Last spring, Bill Carney of the OCLC joined us as a panelist at the Center for Intellectual Property's Annual Symposium to talk about an endeavor that was, at the time, still in development. Well, his Copyright Evidence Registry [OCLC] launched last week! The effort promises a big step forward for those struggling to come up with ways to identify works for whom owners cannot be identified or located -- orphan works. The effort also enables those with information about the owner of a work to contribute that as well. OCLC is taking a "crowd-sourcing" approach, or a distributed contribution approach to a problem that is of such large proportions that it seems nearly insoluble any other way. How does one motivate people who know something about a work to come forward and identify themselves, the basis for their knowledge, and what they know?
One of the persistent problems with the (so far) failed legislative attempts to address the issue of how to transition works for which there is no one to "ask permission" to digitize them and bring them into the networked digital environment, has been the interpretation by so many copyright owners, especially image copyright owners, that the proposed laws' safe harbors constitute a threat to their quiet enjoyment of their property. Even though the proposals tried to address their concerns with what I thought were really far too solicitous safeguards in many cases, they still fell short of what owners wanted (which was, IMHO, just to kill the bills).
The difference between legislative solutions and OCLC's approach is pretty dramatic. There is no safe harbor. Nothing about the law changes at all. All the OCLC effort does is help people to compile information in one location on which individual judgments about the status of a work can be based. Anyone and everyone can contribute, though credibility is clearly enhanced if the contributor is associated with an institution like a research or other library, or an artists', writers' or photographers' collective, but the bottom line is that the evidence will be compiled and it will be up to users of the works described to decide at what point they feel the risk of infringement has been reduced sufficiently for them to make the use they propose.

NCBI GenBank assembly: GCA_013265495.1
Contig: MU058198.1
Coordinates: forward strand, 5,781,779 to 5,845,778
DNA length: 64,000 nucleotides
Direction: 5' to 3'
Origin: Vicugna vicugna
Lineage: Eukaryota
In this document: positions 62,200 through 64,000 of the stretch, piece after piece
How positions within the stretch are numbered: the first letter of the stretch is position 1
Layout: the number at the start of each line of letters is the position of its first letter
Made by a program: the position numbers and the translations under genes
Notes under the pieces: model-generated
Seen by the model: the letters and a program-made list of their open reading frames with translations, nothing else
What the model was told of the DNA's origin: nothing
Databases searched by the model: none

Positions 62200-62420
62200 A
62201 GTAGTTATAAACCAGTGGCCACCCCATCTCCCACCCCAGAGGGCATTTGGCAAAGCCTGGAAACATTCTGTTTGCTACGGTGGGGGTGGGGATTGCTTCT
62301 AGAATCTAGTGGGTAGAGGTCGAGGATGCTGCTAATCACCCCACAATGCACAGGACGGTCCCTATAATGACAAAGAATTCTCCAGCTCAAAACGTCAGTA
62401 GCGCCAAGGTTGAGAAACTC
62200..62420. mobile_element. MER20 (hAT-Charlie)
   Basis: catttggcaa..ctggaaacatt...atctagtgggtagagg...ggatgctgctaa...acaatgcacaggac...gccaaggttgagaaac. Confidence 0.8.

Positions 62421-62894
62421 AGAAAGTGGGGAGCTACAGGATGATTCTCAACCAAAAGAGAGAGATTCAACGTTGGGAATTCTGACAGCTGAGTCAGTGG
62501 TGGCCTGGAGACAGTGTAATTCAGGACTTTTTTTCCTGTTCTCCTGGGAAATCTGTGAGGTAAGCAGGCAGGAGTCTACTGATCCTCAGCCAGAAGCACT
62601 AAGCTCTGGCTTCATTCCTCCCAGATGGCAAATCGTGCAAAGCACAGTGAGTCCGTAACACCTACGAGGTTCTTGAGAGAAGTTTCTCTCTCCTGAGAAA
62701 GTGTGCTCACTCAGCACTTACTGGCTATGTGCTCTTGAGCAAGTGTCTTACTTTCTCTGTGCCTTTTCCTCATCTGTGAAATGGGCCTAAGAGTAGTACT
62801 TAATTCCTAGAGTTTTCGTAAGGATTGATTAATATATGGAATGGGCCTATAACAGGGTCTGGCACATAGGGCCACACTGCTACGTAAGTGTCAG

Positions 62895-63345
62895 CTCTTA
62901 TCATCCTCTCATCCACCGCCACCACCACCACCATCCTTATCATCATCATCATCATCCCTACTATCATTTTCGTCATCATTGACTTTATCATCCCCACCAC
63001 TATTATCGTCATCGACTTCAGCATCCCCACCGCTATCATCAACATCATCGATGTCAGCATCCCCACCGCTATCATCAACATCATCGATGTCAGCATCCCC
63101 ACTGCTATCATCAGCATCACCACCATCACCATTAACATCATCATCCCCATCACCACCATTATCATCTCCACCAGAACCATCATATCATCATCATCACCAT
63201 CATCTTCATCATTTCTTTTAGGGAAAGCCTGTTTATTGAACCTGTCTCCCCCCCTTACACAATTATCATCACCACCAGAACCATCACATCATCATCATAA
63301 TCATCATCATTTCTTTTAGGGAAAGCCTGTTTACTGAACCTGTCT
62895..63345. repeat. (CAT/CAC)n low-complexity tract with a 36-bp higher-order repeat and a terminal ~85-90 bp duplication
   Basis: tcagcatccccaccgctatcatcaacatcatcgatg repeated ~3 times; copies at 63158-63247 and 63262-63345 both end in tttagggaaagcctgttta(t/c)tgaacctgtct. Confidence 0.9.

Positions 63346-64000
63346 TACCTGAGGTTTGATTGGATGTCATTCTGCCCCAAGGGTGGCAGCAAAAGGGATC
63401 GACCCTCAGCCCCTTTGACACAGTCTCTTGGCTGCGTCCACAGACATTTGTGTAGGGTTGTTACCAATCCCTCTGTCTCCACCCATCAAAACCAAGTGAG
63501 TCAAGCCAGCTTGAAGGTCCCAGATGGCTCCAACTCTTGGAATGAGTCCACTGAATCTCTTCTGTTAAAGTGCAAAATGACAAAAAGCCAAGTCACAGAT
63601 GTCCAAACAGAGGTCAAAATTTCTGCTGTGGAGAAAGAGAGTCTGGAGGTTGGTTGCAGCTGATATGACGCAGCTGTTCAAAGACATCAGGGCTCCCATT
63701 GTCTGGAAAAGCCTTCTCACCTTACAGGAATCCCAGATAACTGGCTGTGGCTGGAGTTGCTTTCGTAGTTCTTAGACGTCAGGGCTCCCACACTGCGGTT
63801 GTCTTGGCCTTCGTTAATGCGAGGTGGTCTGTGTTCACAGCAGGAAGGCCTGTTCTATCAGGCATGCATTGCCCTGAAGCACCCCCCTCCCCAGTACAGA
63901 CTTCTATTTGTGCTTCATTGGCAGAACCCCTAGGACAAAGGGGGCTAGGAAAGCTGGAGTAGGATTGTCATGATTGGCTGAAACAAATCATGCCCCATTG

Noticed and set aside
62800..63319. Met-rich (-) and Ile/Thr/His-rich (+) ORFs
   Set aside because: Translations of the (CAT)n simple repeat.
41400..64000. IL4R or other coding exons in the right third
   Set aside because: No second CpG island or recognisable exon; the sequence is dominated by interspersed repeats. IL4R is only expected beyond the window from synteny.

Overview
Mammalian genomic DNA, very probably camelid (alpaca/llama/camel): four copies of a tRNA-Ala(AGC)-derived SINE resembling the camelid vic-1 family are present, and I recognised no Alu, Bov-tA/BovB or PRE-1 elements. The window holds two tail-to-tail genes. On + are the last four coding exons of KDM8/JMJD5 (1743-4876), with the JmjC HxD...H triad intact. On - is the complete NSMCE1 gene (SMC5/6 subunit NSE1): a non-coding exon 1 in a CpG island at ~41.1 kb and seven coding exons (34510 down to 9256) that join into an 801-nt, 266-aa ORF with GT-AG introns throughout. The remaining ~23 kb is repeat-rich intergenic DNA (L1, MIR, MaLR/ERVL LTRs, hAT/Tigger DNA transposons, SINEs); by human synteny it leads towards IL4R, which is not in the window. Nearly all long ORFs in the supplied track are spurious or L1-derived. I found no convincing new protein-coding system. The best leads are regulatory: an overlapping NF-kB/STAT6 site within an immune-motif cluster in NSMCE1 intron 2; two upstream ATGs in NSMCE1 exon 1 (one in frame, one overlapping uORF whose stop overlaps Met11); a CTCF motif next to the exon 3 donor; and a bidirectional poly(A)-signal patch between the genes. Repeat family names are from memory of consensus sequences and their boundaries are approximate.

The credibility of the information (and the provider of the information), the quantity of evidence, as well as the character of the proposed use combine to make a sort of sliding scale of risk assessment. For example, someone proposing to merely post a work for public access for nonprofit educational, personal or scholarly use probably perceives a lower comfort threshold than someone proposing a commercial use or reuse of the work. In fact, for some uses, nothing short of a legislatively prescribed process for conducting a search for the owner, and a remedy safe harbor, will satisfy. But at least this will get the ball rolling, especially for nonprofit educational and scholarly uses.
We are considering now whether UT Austin's Libraries will participate in the beta phase of OCLC's roll-out. I consider it a wonderful opportunity to begin in a very concrete way to work on a solution to the complex problem of enabling the transition of abandoned works to the Web where they will not be lost to future generations, without imperiling the rights of those who own some of those older works that could mistakenly be identified as orphan to control and seek compensation for their use in the digital environment. What a challenge.